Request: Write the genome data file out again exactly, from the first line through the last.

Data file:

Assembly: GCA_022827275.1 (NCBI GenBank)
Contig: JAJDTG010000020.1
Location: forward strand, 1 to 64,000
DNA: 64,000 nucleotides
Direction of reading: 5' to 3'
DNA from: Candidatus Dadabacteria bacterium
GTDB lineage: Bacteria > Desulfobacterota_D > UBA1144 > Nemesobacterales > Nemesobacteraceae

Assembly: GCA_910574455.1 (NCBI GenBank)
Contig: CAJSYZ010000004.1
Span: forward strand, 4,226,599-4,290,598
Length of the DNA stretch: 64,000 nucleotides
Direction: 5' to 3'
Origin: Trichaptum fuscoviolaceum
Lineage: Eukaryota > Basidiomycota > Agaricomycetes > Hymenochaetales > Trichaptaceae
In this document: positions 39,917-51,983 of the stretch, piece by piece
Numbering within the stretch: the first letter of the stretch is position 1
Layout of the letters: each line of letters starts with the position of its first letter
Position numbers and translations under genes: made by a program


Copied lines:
Assembly: GCA_022827275.1 (NCBI GenBank)
Contig: JAJDTG010000020.1
Location: forward strand, 1 to 64,000
DNA: 64,000 nucleotides
Direction of reading: 5' to 3'
DNA from: Candidatus Dadabacteria bacterium
GTDB lineage: Bacteria > Desulfobacterota_D > UBA1144 > Nemesobacterales > Nemesobacteraceae

Assembly: GCA_910574455.1 (NCBI GenBank)
Contig: CAJSYZ010000004.1
Span: forward strand, 4,226,599-4,290,598
Length of the DNA stretch: 64,000 nucleotides
Direction: 5' to 3'
Origin: Trichaptum fuscoviolaceum
Lineage: Eukaryota > Basidiomycota > Agaricomycetes > Hymenochaetales > Trichaptaceae
In this document: positions 39,917-51,983 of the stretch, piece by piece
Numbering within the stretch: the first letter of the stretch is position 1
Layout of the letters: each line of letters starts with the position of its first letter
Position numbers and translations under genes: made by a program